Adaptive dynamics of genetic assimilation

My postdoctoral work at the University of British Columbia focused on the adaptive dynamics of asexual populations. With Michael Doebeli, I investigated the molecular basis of convergence in Escherichia coli bacteria. We explored the genetic basis and the evolutionary dynamics of adaptive diversification in replicate populations of the bacterium Escherichia coli that diversified from a single ancestral strain into two distinct ecotypes due to competition for resources. Moreover, using the “fossil” (frozen) record of the evolving populations, we established time series of allele frequencies of these mutations, showing evolutionary dynamics of alternating invasions of mutations associated with the two derived ecotypes in a co-evolutionary process of reciprocal niche creation.

In order to explore the role of phenotypic plasticity in sympatric diversification, we modeled the ecological and evolutionary dynamics of E. coli in batch cultures. Our results describe an evolutionary pathway leading to metabolic diversification in a sympatric environment without spatial structure. In an environment that fluctuates widely and predictably, evolutionary branching leads to diversification and stable coexistence of generalist and specialist ecotypes for some combinations of parameters.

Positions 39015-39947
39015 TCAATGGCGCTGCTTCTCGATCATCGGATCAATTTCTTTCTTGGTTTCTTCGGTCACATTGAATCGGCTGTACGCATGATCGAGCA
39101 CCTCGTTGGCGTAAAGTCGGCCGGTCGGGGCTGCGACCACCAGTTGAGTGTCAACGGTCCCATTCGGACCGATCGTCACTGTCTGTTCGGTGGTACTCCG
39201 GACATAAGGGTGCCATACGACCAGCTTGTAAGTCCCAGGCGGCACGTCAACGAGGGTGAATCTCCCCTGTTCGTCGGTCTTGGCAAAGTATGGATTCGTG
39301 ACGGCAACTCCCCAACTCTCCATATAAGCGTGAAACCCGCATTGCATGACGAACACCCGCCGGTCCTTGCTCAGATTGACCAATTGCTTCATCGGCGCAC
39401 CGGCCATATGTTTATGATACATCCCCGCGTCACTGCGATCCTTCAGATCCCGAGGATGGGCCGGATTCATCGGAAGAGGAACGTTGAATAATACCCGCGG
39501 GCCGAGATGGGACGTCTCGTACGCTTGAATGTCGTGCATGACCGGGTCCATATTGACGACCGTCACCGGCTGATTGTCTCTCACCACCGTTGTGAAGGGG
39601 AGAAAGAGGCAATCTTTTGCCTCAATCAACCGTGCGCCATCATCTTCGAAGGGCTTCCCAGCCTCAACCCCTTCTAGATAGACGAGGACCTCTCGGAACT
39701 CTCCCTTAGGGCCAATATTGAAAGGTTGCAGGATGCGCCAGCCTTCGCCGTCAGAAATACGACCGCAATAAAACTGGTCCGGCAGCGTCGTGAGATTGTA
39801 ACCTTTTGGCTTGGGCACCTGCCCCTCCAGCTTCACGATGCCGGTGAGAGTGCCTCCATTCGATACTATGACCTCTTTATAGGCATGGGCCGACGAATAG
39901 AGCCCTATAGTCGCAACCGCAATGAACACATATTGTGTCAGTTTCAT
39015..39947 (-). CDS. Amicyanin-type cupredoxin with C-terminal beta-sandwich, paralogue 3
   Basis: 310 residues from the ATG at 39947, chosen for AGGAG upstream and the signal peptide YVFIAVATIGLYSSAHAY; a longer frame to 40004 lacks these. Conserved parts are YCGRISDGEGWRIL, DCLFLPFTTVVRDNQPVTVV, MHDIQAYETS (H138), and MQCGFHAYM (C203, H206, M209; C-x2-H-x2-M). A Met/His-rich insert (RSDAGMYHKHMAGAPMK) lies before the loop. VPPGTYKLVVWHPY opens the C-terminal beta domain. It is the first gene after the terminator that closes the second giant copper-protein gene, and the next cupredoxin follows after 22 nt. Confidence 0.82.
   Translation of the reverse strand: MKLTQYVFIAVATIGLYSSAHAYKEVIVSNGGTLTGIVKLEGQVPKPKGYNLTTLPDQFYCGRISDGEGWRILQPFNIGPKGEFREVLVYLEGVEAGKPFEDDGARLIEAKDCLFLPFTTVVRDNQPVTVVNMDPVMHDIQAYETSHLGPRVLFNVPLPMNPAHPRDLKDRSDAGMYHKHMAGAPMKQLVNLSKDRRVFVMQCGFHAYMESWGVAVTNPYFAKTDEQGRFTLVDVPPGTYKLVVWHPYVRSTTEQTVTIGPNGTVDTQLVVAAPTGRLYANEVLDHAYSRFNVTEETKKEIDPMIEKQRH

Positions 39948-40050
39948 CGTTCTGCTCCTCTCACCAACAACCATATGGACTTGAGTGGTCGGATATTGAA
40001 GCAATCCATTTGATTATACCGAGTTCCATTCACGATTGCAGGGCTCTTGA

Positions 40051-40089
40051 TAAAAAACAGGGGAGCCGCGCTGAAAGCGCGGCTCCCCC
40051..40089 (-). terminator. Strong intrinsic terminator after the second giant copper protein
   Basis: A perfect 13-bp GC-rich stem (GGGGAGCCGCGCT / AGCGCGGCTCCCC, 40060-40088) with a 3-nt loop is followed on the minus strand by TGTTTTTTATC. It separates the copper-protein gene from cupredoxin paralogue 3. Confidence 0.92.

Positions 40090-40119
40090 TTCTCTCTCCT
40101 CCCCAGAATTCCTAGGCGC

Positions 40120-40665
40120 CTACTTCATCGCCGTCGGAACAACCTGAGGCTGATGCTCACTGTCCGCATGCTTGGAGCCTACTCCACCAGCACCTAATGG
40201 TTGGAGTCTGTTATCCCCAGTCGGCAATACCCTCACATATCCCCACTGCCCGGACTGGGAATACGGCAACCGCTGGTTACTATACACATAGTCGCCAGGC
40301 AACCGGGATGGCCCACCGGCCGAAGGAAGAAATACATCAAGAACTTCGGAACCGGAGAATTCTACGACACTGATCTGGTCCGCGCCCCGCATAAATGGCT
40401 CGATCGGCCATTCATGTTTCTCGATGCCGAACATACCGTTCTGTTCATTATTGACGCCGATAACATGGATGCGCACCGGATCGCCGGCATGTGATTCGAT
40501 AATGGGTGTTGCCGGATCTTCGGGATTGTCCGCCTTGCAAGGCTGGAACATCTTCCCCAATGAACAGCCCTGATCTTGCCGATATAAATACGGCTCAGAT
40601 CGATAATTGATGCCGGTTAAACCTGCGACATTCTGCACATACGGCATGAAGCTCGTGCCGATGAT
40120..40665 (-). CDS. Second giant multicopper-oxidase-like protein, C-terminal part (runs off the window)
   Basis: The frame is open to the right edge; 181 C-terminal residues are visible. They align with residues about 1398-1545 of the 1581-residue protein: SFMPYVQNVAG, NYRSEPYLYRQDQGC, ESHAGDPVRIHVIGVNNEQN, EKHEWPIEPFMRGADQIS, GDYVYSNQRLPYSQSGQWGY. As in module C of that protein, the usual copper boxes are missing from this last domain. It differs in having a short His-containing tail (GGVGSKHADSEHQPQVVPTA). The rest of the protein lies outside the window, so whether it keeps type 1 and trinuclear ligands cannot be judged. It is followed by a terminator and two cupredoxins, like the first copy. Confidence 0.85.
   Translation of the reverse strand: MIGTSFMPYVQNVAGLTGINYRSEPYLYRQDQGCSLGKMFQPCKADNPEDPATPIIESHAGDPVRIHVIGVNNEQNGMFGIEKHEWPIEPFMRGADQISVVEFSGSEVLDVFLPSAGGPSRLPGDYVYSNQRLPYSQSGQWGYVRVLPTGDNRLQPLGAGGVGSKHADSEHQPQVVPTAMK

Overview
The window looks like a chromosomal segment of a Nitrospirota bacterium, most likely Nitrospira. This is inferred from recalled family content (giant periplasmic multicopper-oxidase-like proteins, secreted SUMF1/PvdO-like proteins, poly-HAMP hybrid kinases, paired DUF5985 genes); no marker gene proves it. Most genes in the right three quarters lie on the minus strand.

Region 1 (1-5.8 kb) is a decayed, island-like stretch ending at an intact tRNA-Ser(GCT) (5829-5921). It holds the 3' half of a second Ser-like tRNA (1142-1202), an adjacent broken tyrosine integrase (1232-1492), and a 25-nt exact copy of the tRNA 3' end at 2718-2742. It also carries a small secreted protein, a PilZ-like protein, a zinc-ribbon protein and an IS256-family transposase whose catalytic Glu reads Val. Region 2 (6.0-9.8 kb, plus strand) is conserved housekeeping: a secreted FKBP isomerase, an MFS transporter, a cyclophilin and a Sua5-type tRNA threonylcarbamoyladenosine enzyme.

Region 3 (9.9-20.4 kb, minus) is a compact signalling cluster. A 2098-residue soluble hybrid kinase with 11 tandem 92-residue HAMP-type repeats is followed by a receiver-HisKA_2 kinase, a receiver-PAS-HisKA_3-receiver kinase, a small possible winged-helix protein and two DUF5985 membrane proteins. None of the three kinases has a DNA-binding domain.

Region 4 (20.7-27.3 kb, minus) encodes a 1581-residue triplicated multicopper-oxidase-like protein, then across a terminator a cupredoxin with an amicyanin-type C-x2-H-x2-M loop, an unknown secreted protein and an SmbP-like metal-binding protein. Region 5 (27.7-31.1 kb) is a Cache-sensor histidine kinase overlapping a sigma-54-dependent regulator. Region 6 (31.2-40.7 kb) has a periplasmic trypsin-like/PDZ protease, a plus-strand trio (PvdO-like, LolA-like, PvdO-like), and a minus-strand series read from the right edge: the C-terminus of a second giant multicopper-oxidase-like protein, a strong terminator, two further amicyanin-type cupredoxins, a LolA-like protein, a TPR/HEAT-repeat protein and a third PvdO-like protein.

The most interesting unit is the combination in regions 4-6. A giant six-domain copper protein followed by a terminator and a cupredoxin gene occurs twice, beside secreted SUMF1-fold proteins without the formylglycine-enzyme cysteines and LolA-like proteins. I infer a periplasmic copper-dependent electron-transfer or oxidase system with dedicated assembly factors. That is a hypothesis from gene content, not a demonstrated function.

Relevant publications:

Herron, M. D. and M. Doebeli. 2013. Parallel evolutionary dynamics of adaptive diversification in Escherichia coli. PLoS Biology 11(2):e1001490. (pdf)

Herron, M. D. and M. Doebeli. 2011. Adaptive diversification of a plastic trait in a predictably fluctuating environment. Journal of Theoretical Biology 285:58-68. (pdf)